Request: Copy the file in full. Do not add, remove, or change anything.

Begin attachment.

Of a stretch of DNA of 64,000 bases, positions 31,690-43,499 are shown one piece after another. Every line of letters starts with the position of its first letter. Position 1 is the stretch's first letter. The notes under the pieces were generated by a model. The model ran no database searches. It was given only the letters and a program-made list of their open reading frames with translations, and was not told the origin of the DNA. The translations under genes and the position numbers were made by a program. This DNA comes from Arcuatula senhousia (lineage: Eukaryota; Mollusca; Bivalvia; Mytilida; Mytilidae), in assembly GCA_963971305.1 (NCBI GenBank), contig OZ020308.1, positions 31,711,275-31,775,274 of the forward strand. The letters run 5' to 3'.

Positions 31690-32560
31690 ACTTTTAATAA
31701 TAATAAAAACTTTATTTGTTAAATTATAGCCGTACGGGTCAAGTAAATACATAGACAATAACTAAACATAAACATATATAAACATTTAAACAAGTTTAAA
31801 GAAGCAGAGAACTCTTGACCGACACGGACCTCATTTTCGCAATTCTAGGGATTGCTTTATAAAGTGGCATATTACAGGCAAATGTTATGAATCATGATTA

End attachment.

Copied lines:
Of a stretch of DNA of 64,000 bases, positions 31,690-43,499 are shown one piece after another. Every line of letters starts with the position of its first letter. Position 1 is the stretch's first letter. The notes under the pieces were generated by a model. The model ran no database searches. It was given only the letters and a program-made list of their open reading frames with translations, and was not told the origin of the DNA. The translations under genes and the position numbers were made by a program. This DNA comes from Arcuatula senhousia (lineage: Eukaryota; Mollusca; Bivalvia; Mytilida; Mytilidae), in assembly GCA_963971305.1 (NCBI GenBank), contig OZ020308.1, positions 31,711,275-31,775,274 of the forward strand. The letters run 5' to 3'.

Positions 31690-32560
31690 ACTTTTAATAA
31701 TAATAAAAACTTTATTTGTTAAATTATAGCCGTACGGGTCAAGTAAATACATAGACAATAACTAAACATAAACATATATAAACATTTAAACAAGTTTAAA
31801 GAAGCAGAGAACTCTTGACCGACACGGACCTCATTTTCGCAATTCTAGGGATTGCTTTATAAAGTGGCATATTACAGGCAAATGTTATGAATCATGATTA